Sometimes we overeat because we’ve skipped the last meal. In this case, the hunger hormone ghrelin becomes overly active and makes us eat way more than we need. Listening to your body means not only depriving it of food when it doesn’t need it but also nourishing it when it’s hungry.

If you think that learning how to understand your body’s signals might take too much time, start by eating according to the set eating hours and hold to your plan. Keep track of how long it's been since your last snack, and don’t skip meals.

3. Differentiate emotional and physiological hunger

Physiological hunger occurs when your body demands energy for living, and your stomach is empty for an extended period. When you’re starving, you might feel lightheaded and shaky, and you might hear the rumbling of your guts and feel discomfort in your stomach. You’re ready to bite into any food near you, even if it’s plain or you don’t like it. 

Emotional hunger is the desire to eat. Cravings are a good example of emotional hunger. This is when you’re thinking of specific food, be it a chocolate bar in your closet, a pack of ravioli in your fridge, or some Quattro Formaggi pizza leftovers in your office kitchen.

Emotional eating is one of the main reasons behind excess weight | Shutterstock
Emotional eating is one of the main reasons behind excess weight | Shutterstock

When emotionally hungry, as a rule, we try to compensate or hide some negative emotions. For example:

  • Pain and fear
  • Resentment and sadness
  • Feeling insecure
  • Loneliness and anxiety
  • Difficulties with self-acceptance
  • Guilt
  • Uncertainty and discontent
  • Depression and grief
  • Anger and hate

Any of these emotions are stressful for the body. When they happen from time to time, overeating episodes also occur from time to time. If these emotions and feelings are constant or prolonged, using food as a coping mechanism becomes a way of life.

The reason behind emotional hunger is the comforting feeling your favorite dishes give you, helping you to cover your loneliness or sadness. If you analyze your overeating episodes, you might discover that you often crave foods that used to be associated with comfort and love in your childhood.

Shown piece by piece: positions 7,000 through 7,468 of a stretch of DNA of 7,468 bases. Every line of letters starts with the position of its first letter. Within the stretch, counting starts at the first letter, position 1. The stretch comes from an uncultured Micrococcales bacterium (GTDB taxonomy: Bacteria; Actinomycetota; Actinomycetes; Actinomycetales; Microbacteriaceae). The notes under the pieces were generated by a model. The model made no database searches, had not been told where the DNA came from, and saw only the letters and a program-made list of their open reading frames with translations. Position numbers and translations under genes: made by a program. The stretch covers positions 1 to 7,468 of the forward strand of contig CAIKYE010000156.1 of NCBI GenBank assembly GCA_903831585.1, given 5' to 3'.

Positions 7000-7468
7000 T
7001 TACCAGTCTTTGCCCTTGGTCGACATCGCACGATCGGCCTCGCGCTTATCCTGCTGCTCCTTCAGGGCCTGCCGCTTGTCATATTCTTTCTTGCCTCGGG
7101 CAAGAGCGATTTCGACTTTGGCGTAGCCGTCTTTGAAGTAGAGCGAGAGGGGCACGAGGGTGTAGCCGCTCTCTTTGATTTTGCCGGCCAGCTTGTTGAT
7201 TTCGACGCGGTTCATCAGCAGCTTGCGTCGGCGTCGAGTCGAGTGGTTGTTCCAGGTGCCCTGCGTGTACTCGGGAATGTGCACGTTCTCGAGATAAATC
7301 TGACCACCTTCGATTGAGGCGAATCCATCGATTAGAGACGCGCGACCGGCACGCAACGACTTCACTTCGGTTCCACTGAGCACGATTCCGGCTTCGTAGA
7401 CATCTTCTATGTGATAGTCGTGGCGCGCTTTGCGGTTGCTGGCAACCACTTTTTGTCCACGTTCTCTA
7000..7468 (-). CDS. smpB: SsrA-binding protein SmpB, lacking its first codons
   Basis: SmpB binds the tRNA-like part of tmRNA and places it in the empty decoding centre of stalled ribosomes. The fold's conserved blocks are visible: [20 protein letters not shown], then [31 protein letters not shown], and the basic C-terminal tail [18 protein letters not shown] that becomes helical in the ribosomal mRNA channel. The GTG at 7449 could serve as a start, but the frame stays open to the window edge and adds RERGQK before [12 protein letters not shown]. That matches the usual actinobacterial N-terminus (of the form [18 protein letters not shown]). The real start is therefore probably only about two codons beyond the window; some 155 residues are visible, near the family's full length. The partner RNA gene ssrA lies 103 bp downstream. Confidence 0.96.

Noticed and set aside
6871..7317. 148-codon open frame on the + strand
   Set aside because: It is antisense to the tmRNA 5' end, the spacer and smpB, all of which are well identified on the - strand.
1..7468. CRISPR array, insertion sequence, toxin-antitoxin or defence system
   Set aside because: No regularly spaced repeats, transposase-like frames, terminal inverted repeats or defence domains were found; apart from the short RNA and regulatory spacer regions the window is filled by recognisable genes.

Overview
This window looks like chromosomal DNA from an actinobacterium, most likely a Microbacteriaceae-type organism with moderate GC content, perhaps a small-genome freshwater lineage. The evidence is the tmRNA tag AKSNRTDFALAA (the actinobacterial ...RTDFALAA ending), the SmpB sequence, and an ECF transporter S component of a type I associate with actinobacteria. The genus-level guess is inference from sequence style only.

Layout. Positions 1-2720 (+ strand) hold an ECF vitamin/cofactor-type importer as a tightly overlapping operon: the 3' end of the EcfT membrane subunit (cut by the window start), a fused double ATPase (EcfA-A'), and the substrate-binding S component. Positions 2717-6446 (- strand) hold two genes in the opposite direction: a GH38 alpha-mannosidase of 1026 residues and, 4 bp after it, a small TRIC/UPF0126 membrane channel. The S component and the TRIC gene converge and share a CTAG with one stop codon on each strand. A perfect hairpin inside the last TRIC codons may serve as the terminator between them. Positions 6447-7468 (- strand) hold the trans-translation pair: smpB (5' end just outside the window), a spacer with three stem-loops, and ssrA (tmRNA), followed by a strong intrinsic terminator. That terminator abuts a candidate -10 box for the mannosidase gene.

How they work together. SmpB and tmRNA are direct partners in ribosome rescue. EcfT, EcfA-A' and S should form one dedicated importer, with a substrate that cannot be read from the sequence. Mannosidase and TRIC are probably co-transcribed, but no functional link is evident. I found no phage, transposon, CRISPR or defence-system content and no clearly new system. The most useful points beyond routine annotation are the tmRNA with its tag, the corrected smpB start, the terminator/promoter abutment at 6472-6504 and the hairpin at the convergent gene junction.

Next time you feel hungry, consider the following:

  • If you feel hungry suddenly, specifically when your favorite food comes within eyesight, it’s emotional. If the feeling builds gradually, your hunger is physical.
  • Emotional hunger is in your head. You draw pictures of how you eat your favorite food and want to feel its taste. Physical hunger is in the stomach. You simply want to fill it in.
  • Emotional hunger makes you crave specific kinds of food. When feeling physical hunger, you’re ready to eat anything you can put your hands on.
  • When you fall victim to emotional hunger, you might come up with the feeling of guilt, self-loathing, or even shame. When you embrace physical hunger, you rarely have this kind of destructive emotional response. 

4. Eat slowly

Eating slowly is not easy if it’s not in your habit. Moreover, sometimes you have only 10 minutes to shove in your lunch and get back to work or domestic chores. However, if there is no rush, take your time! Eating quickly doesn't give your brain the time to understand that your stomach is full.

Try to make every meal last at least 20 minutes. Studies(5) show that this is the average time your brain needs to understand that your stomach is full. You can spread out your mealtime by being more conscious about the process. Pay more attention to your food’s texture, temperature, and taste. Chew slower, have smaller bites, place your spoon on a table after each spoonful, or drink water while eating.

5. Avoid blood sugar spikes

High-carb sugary snacks will make you feel hungry faster(6). This happens because of the blood sugar spikes resulting from consuming the so-called “fast carbohydrates”: overly refined cereals, white flour, and table sugar.